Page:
SPONSORED:

No longer banned: Thanksgiving welcome for new Americans

As many prepare for the traditional food extravaganza this Thanksgiving, I am grateful to my Polish immigrant grandparents who, with guts and grit, came to America World War I — it was the right place at the right time.

They were penniless teenagers who got off the boat at Ellis Island and fell in love with the romantic notion of the Statue of Liberty. It became a symbol of their hope for a better life in this new country. They didn’t speak English, but worked hard to assimilate into American society. 

ADVERTISEMENT

My grandfather worked on the killing floors of the Chicago Stockyards. He eventually opened a butcher shop, lost it in the Great Depression and then worked as a gravedigger to support my grandmother and their five children.

He did manual labor until his death at age 68. Many years later after I became a psychiatric nurse practitioner working in low-income clinics, I saw this fighting spirit in my immigrant patients.

My grandparents loved the pomp and circumstance of American holidays: the parades, flags and especially the Statue of Liberty standing tall and proud, welcoming all. They loved Thanksgiving and were grateful to be Americans.

Like my grandparents, the Statue of Liberty is also an “immigrant.” A gift from France and a token of shared reverence for independence with the United States the statue was created in France and shipped in pieces to this country.

In 1936 on the 50th anniversary of the National Park Service, President Franklin D. Roosevelt honored the Statue of Liberty and spoke of the importance of immigration in America’s past as well as the ability of new immigrants to adapt to American life.

Unfortunately, the Statue of Liberty has become a symbol of our national hypocrisy. Recent policies to stop immigrants from entering our borders betray our founding traditions.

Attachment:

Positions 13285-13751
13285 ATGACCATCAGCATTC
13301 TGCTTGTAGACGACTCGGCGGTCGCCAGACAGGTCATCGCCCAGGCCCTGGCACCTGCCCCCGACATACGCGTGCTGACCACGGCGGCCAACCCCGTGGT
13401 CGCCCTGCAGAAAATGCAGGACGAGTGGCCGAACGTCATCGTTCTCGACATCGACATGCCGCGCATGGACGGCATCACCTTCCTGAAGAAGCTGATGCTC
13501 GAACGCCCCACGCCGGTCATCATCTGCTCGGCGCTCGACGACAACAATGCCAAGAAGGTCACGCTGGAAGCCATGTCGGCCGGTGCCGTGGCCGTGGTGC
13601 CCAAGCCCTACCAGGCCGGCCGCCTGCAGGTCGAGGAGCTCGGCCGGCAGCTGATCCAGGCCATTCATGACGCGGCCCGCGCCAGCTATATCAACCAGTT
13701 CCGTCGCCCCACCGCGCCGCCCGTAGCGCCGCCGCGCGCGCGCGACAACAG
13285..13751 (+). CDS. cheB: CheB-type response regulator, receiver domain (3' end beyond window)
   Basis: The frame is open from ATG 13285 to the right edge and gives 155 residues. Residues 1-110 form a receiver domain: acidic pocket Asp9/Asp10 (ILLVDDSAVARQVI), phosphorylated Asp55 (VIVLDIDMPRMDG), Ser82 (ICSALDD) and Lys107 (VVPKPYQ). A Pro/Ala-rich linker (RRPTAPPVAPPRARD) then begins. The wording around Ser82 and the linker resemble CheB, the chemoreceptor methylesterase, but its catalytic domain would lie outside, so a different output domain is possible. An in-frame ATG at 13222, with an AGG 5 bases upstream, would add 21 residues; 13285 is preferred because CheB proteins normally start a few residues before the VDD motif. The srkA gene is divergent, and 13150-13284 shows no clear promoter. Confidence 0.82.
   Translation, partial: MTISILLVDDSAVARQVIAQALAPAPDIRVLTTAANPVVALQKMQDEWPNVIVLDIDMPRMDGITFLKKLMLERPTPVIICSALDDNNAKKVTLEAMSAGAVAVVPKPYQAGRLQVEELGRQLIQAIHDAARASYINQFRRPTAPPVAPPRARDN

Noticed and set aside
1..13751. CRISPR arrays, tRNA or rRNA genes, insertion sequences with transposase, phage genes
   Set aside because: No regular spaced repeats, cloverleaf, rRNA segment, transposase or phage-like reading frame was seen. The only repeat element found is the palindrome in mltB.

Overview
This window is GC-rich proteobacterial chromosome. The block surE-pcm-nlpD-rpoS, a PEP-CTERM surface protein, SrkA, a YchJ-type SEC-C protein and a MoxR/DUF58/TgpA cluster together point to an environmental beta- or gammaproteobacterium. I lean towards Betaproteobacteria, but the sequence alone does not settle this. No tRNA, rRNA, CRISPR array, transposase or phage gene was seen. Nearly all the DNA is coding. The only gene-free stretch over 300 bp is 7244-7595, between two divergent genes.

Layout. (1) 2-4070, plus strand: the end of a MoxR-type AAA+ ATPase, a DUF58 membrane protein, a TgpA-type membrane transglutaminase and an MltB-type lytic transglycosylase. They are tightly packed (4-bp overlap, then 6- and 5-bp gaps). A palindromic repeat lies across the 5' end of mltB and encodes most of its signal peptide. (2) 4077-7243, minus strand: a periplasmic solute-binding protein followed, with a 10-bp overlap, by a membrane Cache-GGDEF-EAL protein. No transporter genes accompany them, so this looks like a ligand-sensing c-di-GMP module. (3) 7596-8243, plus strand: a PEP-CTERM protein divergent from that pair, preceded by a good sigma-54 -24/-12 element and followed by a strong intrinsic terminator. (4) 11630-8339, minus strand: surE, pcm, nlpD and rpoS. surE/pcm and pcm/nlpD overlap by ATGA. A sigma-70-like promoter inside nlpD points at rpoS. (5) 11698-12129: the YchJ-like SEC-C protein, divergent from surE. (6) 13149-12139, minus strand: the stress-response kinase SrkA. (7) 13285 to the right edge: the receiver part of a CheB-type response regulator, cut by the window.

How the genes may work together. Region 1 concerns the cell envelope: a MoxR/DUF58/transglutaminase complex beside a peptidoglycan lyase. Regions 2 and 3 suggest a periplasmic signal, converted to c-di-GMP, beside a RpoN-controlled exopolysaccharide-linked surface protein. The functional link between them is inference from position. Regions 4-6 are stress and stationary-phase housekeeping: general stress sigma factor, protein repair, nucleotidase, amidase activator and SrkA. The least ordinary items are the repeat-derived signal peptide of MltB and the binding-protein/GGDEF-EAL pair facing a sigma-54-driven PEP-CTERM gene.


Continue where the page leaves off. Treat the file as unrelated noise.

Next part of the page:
A federal judge in California this week stopped the asylum ban issued by the White House administration Nov. 9 that would prohibit people crossing into the U.S. without papers at official ports of entry the possibility of seeking asylum.

It is fitting that this ruling happened during Thanksgiving week and it offers a sigh of relief from the onslaught of anti-caravan hysteria that clouded midterm election campaigns. Thankfully, with the latest ruling, these migrants’ petitions for entry can be processed following the usual routine.

Recent reports are that the 5,800 U.S. troops deployed at the southern U.S. border to deter migrants seeking asylum, will be home for the holidays. This is as the migrants themselves have left their homes for a new one in America.

Lawmakers need to use commonsense and a calm approach to the wave of immigrants approaching our southern border.

Responding with panic and xenophobia is uncalled for and counterproductive. We must remember that those in the so-called “migrant caravan” are desperate enough to leave certain slaughter in their home countries for the now small (and shrinking) chance for a better life here. 

As these new and recent immigrants follow my grandparents’ path to the land of the free, they need to be welcomed.   

Lois M. Platt is an assistant professor at the Rush University College of Nursing and a Public Voices Fellow through The OpEd Project.